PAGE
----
Wednesday, May 17, 2017

Veteran NZ publisher announces retirement

Graham Stewart writes:
We have decided after over 30 years of publishing New Zealand books under the Grantham House imprint to fold the tent… The printer’s ink running through my veins is starting to thin and as I am going to be nearer 90 than 80 in a few month’s – it is time to lay down pen and paper.

Eighteen months ago my wife Annie suddenly became visually impaired, she now has only 5-per-cent of vision.  Then six months ago we were trashed in the 7.8 earthquake on 14 November and had to live in a temporary apartment while remedial work was undertaken.  Before the earthquake I used to joke that living on Level Eleven was near to heaven at One Market Lane... it just about happened!

We have been fortunate over the years to have had the services of many well-known marketing people in the book trade; in more recent years, the Books R Us team led by Murray Brown, Julie Balfour and the on-road guru’s, Gary Shannon. Dennis Morgan, and Jeremy Bliss of South Island fame; all ably supported by the warehousing and distributing of David Bateman, thanks to Paul Parkinson.  From an editorial view point, our first editor Anna Rogers set the tone of the House.  

Of course I have witnessed many changes over the decades in the book world which has been both challenging and simulating – even remembering the old Office Supplies retail outlet on the corner of Hastings and Tennyson Streets, Napier, magically becoming Beattie and Forbes Booksellers – and when they kindly did a window display on my first published book in 1973 by Reeds.

I will certainly remain an avid reader of Beattie’s Book Blog which has been most supportive of Grantham House titles over the years – so a special thank you to you Graham.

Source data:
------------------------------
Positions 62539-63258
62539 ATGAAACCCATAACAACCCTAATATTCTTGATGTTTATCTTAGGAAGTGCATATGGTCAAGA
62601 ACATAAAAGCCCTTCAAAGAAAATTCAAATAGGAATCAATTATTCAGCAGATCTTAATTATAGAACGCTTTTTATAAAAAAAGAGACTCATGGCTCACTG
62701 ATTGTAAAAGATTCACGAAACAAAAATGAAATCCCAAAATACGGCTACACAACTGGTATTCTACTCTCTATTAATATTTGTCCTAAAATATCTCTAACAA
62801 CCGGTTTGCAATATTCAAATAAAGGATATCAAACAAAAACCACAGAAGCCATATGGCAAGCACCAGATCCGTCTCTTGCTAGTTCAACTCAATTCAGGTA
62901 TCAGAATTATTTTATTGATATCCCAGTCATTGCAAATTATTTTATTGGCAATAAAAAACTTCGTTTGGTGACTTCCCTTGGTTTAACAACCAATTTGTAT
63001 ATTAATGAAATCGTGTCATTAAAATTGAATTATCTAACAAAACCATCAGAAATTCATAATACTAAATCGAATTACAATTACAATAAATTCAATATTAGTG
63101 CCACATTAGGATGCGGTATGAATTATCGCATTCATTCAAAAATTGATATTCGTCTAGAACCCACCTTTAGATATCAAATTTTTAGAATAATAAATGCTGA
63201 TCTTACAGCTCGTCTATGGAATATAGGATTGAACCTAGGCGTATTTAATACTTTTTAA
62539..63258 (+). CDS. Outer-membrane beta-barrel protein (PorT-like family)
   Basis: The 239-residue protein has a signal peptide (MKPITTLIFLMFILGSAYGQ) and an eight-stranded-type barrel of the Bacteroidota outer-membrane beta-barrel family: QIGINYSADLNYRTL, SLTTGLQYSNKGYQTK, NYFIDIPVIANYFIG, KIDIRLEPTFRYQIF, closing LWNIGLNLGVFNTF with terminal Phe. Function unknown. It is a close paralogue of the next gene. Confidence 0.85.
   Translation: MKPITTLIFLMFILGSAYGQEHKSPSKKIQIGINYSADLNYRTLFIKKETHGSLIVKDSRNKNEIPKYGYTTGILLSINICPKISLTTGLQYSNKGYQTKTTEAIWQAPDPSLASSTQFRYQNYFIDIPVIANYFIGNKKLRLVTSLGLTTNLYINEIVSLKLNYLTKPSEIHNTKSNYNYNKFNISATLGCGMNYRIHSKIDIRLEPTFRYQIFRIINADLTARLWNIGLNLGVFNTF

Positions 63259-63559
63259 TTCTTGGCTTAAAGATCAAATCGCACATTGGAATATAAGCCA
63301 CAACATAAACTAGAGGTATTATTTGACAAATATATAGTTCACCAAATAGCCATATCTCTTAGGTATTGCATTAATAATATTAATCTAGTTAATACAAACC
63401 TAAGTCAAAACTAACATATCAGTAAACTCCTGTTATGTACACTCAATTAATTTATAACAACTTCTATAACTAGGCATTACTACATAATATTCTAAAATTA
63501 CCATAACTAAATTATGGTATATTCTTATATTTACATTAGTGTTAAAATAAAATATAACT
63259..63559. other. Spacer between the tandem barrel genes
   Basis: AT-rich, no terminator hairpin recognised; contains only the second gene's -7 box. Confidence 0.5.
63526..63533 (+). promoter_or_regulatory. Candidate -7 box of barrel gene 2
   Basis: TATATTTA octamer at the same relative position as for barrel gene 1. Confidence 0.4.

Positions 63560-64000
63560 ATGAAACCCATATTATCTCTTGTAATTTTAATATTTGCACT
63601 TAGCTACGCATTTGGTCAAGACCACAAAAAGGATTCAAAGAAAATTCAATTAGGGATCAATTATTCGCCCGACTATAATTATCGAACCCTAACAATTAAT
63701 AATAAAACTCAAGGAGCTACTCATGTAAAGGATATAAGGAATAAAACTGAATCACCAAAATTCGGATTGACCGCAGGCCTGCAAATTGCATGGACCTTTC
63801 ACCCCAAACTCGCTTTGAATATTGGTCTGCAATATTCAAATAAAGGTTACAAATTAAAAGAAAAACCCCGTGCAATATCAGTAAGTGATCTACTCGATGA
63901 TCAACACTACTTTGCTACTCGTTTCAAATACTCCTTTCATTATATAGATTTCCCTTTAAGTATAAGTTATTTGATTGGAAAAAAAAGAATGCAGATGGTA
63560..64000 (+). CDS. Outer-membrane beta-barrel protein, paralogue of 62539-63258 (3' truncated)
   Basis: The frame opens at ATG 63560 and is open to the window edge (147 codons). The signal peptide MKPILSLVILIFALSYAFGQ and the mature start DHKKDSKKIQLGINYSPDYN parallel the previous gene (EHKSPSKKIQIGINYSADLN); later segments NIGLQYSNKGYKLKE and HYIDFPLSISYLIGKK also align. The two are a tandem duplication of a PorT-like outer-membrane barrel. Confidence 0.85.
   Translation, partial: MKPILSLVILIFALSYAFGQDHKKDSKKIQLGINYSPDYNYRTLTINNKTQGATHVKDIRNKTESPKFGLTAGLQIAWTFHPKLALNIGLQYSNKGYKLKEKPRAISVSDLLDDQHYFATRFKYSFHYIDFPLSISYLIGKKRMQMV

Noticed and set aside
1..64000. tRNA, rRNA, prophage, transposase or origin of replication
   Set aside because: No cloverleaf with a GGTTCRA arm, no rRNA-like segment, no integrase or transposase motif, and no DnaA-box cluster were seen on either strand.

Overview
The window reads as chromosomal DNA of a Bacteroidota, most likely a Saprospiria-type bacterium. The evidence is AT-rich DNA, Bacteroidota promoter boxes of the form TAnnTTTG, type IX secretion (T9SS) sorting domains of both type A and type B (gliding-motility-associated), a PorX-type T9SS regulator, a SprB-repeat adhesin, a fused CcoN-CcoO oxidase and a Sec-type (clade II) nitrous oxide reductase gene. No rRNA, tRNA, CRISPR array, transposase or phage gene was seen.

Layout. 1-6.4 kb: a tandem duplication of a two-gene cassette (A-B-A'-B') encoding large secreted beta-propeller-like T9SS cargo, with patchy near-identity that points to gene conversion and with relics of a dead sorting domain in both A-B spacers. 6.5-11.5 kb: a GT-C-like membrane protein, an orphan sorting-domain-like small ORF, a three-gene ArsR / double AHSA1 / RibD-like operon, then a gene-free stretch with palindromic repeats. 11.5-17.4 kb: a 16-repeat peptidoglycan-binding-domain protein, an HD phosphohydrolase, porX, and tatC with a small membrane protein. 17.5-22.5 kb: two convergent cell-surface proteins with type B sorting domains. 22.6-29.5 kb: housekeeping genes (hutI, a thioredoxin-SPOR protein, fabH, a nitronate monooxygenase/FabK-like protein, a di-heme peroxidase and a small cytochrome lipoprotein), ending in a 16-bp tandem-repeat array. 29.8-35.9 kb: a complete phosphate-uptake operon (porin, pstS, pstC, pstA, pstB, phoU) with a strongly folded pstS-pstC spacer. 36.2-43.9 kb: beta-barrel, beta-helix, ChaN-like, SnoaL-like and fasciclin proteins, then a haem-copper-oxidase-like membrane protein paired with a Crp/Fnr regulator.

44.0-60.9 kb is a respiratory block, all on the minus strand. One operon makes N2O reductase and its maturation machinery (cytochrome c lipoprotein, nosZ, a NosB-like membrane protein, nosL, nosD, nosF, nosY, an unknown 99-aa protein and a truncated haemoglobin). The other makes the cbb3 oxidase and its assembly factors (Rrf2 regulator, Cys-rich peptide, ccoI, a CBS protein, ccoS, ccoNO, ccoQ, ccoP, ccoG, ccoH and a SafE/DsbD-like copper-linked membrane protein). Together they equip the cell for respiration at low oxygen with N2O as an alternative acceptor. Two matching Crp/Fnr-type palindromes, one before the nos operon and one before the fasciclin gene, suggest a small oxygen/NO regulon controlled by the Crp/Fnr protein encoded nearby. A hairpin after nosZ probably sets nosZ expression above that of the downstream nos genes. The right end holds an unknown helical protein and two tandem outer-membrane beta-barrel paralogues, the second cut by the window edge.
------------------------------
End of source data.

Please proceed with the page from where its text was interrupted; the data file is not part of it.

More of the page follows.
Photo shows Graham at Motat when he was the guest of honour at a function that commemorated the running of the last tram through the streets of Auckland 60 years ago last December. 

 Graham Stewart MNZM

Graham Stewart MNZM, is a photographer, writer and book publisher who has been recording New Zealand’s history since the early 1950s. His career in publishing extends over 60 years.

Graham’s first job was as a photo-journalist with the New Zealand Herald and The Weekly News. He covered the 1951 waterfront strike; Ed Hillary’s wedding in September 1953, travelled in royal cavalcades with the Queen (1953), the Queen Mother (1958). Other assignments included the tragic Tangiwai railway disaster in 1953, the famous Springbok tour in 1956; the construction of the Auckland Harbour Bridge, he was in the co-pilot’s seat when Freddie Ladd, an Auckland personality in the 1950s, flew illegally under the Auckland Harbour Bridge. He rode horse back with back country folk in the heart of the South Island when doing photo essays for the Weekly News – a few highlights from his early years. 

He was a staff photographer for the Napier Daily Telegraph from 1959 to 1964, returning to Auckland to become the illustrations editor of the New Zealand Herald.

His first book, The End of the Penny Section, became the best-selling New Zealand book when published in 1973.

He came to Wellington in January 1975 as an executive director for the old publishing house of A.H. & A.W. Reed – once a household name in New Zealand publishing.

Over the years, his own imprint, Grantham House (establshed1985), has published a wide range of books on subjects as varied as a clairvoyant’s life to rugby trivia.

Graham has designed histories for Wellington based institutions including Wellington College, Scots College, Wellesley College, Marsden School, the Royal Wellington Golf Club, the Wellington Club; and Corporate histories for prominent New Zealand companies.

Away from publishing, he has served as a trustee on the boards of three charities; Ronald McDonald House (1995-2001), The New Zealand Centre for Photography (1994-2005), and was a trustee of the Wellington City Mission Anglican Trust Board (1986-1999), chairman (1991- 1994).

He was acknowledged by the Department of Conservation as the prime mover in 1956 to establish the first transport museum in New Zealand.  He was a founder of the Museum of Transport and Technology at Western Springs, Auckland.

He became a member of the New Zealand Order of Merit in 2011 for services to historical research and photography.
In October 2011 he was awarded the Absolutely Positive Wellingtonian Award by the Wellington City Council.
In October 2013, the Mayor of Wellington presented him with the National Press Club’s Lifetime Achievement Award.
He is the author of 22 historical books.
We wish all the very best for your retirement Graham.


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